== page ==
Root Canal vs. Dental Implants – Which is the Best Choice for You?

 

R and D

Root canal treatments or dental implants is a decision that a large number of people have to make on a daily basis. The good news is that both options provide equal success, the only small difference is that you preserve your natural teeth when choosing root canal solutions.

According to Dr Tariq Drabu, a leading dentist and specialist oral surgeon in the United Kingdom, there are a number of factors a patient should make before deciding which option is the right choice for them. Speaking to their dentist and discussing the benefits and disadvantages of each treatment is a good starting point. Patients can choose root canal to preserve their natural teeth and then in a few years then can opt for implants, which are permanent solutions that require a more detailed explanation.

The first step to making this type of decision is to understand the process for each of the treatments, helping the patient identify which is the most cost-effective option in the long run that will provide them with good quality teeth they can rely on and trust.

Looking at root canal treatments, these are often the most common option chosen by patients and also the cheapest. Dr Tariq Drabu advised that a root canal treatment is a quick and easy process, which usually entails two visits to the dentist. An x-ray is taken to understand the roots of the problematic tooth, from here the patient has a local anaesthetic to numb the area while the dentist works.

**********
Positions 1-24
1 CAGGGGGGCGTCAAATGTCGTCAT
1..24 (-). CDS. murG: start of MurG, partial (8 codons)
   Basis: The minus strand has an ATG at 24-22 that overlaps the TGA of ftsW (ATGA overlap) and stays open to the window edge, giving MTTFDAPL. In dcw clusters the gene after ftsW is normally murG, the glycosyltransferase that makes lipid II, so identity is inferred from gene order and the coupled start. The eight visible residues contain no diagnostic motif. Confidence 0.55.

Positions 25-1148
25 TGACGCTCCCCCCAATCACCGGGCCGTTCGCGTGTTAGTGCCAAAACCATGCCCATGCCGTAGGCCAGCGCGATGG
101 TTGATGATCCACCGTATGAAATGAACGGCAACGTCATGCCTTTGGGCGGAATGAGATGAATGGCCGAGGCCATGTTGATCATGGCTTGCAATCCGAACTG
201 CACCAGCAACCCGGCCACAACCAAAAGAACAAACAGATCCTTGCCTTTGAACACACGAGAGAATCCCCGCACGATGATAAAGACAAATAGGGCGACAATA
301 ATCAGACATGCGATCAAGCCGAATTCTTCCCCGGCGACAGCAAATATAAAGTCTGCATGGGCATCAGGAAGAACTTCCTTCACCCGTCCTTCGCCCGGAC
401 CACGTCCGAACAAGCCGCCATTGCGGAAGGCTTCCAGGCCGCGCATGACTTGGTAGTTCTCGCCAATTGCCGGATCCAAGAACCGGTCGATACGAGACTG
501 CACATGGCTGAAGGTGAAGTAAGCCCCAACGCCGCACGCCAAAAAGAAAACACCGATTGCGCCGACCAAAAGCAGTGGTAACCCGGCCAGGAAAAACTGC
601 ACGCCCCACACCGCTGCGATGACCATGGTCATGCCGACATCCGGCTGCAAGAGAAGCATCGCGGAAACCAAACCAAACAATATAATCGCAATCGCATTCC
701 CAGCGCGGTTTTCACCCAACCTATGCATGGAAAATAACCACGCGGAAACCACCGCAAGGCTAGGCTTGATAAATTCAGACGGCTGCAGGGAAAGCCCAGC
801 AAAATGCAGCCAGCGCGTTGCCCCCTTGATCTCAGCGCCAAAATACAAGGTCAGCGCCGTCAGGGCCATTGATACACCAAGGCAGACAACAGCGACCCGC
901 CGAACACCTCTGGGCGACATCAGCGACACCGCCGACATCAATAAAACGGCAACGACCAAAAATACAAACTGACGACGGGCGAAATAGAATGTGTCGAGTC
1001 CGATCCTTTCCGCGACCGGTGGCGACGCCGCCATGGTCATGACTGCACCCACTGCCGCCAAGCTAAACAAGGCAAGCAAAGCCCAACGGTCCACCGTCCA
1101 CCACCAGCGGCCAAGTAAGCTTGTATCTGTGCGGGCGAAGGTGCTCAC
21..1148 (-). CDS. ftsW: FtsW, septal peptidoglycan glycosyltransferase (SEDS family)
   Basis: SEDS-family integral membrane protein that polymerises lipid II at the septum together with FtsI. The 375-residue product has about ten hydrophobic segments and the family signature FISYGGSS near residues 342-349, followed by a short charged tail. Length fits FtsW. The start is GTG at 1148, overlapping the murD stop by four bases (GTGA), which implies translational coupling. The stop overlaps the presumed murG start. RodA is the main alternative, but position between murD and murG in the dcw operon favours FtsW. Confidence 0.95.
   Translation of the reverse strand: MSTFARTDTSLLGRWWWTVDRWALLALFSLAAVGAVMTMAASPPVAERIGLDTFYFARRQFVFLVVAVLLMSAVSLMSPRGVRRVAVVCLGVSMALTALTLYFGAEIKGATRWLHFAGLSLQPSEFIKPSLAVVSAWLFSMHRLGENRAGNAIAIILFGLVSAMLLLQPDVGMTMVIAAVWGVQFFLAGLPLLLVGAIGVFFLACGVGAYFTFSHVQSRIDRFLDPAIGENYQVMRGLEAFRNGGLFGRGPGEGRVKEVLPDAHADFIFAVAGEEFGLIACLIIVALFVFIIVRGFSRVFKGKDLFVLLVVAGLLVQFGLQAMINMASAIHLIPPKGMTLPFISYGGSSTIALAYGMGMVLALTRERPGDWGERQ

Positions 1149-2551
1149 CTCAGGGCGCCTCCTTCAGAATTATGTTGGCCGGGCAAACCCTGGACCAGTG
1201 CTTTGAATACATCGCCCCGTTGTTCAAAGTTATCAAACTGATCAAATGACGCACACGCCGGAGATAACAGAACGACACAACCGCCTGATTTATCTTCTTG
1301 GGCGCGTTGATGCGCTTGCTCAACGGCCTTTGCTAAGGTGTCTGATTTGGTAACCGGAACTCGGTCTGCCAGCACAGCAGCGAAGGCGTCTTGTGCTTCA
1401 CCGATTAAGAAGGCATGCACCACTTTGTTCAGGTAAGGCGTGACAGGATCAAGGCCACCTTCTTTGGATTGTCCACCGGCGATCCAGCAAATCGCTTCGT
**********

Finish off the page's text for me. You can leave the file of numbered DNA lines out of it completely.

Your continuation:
The most common signs that you may need root canal treatment includes pain, sensitivity and darkening of the tooth. Once the patient has been diagnosed by their dentist and the necessary x-rays have been taken, the dentist will anesthetise the area and then drill straight into the tooth to reach the delicate dental pulp and the root. From here they will clean out all the pulp, which includes the painful nerves and blood vessels.

Once the roots have been completely cleared, the dentist will then flush the area, ensuring everything has been removed and the area is clean before sealing it to reduce the risk of any debris or bacteria getting into the root. The final step is to make a false tooth, known as a crown, to replace the tooth. The crown is made to match the colour of your existing natural teeth, ensuring it blends into your mouth seamlessly.

Dental implants are completely different and require that the problem tooth be extracted. The dentist will numb the area and then screw a titanium screw into your jaw to replace the root of the tooth. From here they will put on a crown, similar to that you would get with root canal, it is also made to match your natural teeth and blend in.

The difference with this particular procedure is that you are actually getting a false tooth. Further it can take quite a few appointments before the entire procedure is completed as the dentist needs to ensure that the screw is fusing with the bone to hold the crown in place moving forward.

Dental implants are only possible if you are in good oral health and your jaw bone is in good condition with enough room to accommodate the titanium screw. If you suffer from diabetes, it’s important to advise your dentist, as your recovery time will be longer and you may not be suitable to have this particular procedure.

The downside to dental implants is that there are very rare cases where the screw won’t fuse to the bone, which means that the tooth isn’t secure.

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